|ENTERPRISE PRODUCTS PARTNERS L P filed this Form 424B3 on 02/01/2018|
value of any other property received for the note. To the extent that any portion of the amount realized on a sale, redemption, exchange, retirement or other taxable disposition of a note is attributable to accrued but unpaid QSI on the note, this amount generally will be taxed in the same manner as described above in Interest Income and Original Issue Discount on the Notes. Assuming the interest payments on the notes are not deferred and that the notes are not treated as issued with OID, your adjusted tax basis in the note will generally equal the amount you paid for the note decreased by any amount received on the note other than payments of QSI. If the notes are treated as issued with OID, your adjusted tax basis in a note generally will be the initial purchase price, increased by OID previously includible in your gross income to the date of disposition and decreased by payments received on the note, other than payments of QSI. Any gain or loss will be long-term capital gain or loss if you held the note for more than one year at the time of the sale, redemption, exchange, retirement or other taxable disposition. Long-term capital gains of individuals, estates and trusts currently are eligible for reduced rates of U.S. federal income tax. The deductibility of capital losses may be subject to limitation.
Recent Tax Legislation
Pursuant to recently enacted legislation, for taxable years beginning after December 31, 2017, with respect to a debt instrument with market discount, and for taxable years beginning after December 31, 2018, with respect to a debt instrument issued with OID, an accrual method taxpayer that reports revenues on an applicable financial statement generally must recognize income for U.S. federal income tax purposes no later than the taxable year in which such income is taken into account as revenue in an applicable financial statement of the taxpayer. For this purpose, an applicable financial statement generally means a financial statement certified as having been prepared in accordance with generally accepted accounting principles or that is made on the basis of international financial reporting standards and which is used by the taxpayer for various specified purposes. This rule could potentially require such a taxpayer to recognize income for U.S. federal income tax purposes with respect to the notes prior to the time such income would be recognized pursuant to the rules described above. Potential investors in the notes should consult their tax advisors regarding the potential applicability of these rules to their investment in the notes.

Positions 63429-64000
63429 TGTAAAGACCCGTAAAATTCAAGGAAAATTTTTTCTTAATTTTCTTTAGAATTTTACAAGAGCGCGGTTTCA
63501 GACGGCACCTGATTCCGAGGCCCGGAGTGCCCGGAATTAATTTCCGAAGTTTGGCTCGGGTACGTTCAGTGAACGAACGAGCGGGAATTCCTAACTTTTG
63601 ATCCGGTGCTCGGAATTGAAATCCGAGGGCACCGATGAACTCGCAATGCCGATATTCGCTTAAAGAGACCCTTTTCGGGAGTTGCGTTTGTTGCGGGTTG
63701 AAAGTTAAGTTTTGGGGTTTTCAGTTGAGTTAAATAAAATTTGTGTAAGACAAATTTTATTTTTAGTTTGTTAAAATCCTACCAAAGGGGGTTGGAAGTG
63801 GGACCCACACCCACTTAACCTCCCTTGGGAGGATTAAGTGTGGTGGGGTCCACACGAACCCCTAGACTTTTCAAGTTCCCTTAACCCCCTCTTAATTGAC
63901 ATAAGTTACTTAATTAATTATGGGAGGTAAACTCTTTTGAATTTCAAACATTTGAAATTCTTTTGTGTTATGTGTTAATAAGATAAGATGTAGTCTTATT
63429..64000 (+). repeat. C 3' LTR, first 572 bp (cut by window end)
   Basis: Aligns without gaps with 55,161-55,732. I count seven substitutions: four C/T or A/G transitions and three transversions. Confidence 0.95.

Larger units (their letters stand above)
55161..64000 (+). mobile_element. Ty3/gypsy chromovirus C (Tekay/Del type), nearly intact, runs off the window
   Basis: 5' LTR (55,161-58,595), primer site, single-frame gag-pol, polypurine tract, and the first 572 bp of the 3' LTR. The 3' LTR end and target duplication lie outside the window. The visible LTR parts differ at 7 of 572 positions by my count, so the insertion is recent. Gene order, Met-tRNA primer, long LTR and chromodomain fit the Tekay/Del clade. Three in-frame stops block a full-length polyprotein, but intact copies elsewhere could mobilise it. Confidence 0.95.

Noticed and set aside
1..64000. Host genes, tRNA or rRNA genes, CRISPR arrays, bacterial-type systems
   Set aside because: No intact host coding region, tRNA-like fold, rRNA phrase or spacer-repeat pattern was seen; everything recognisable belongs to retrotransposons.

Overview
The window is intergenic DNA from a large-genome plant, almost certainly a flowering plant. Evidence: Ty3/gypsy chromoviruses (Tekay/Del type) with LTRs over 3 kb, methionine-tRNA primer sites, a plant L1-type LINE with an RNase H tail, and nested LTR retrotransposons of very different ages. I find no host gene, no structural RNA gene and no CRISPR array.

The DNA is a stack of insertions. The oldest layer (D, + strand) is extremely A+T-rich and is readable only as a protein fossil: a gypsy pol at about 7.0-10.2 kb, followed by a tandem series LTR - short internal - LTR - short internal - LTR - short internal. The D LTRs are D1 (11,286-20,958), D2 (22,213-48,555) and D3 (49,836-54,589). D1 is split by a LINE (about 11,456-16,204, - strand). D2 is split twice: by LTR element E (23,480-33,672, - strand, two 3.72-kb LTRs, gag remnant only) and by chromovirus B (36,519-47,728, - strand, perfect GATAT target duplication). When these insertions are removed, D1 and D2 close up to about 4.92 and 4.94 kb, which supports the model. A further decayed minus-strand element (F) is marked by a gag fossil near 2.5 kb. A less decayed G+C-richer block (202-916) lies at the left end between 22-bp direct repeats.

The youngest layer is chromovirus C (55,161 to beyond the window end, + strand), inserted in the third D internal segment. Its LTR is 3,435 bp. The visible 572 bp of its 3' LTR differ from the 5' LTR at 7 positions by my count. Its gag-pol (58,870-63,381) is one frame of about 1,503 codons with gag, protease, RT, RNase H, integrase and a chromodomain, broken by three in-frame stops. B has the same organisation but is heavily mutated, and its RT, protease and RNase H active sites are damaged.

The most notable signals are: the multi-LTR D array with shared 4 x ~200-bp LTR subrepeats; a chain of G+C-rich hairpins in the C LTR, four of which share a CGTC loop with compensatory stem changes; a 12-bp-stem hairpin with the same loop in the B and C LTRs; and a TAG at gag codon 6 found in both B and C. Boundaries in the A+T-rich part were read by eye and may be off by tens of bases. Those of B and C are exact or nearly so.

Information Reporting and Backup Withholding
Information reporting generally will apply to payments of interest (and OID, if applicable) on, and the proceeds of the sale or other disposition (including a redemption, exchange or retirement) of, notes held by you, and backup withholding will apply to such payments unless you provide to the applicable withholding agent your taxpayer identification number, certified under penalties of perjury, as well as certain other information or otherwise establish an exemption from backup withholding. Backup withholding is not an additional tax. Any amount withheld under the backup withholding rules is allowable as a credit against your U.S. federal income tax liability, if any, and a refund may be obtained from the IRS if the amounts withheld exceed your actual U.S. federal income tax liability and you timely provide the required information or appropriate claim form to the IRS.
Additional Tax on Net Investment Income
An additional 3.8% tax applies to the net investment income of certain U.S. citizens and residents and to the undistributed net investment income of certain estates and trusts. Among other items, net investment income generally includes gross income from interest and net gain from the disposition of property, such as the notes, less certain deductions. Prospective investors are urged to consult their own tax advisors with respect to this additional tax and its applicability in their particular circumstances.
The following summary will apply to you if you are a non-U.S. holder of notes. You are a non-U.S. holder for purposes of this discussion if you are a beneficial owner of notes that is, for U.S. federal income tax purposes, an individual, corporation, estate or trust that is not a U.S. holder.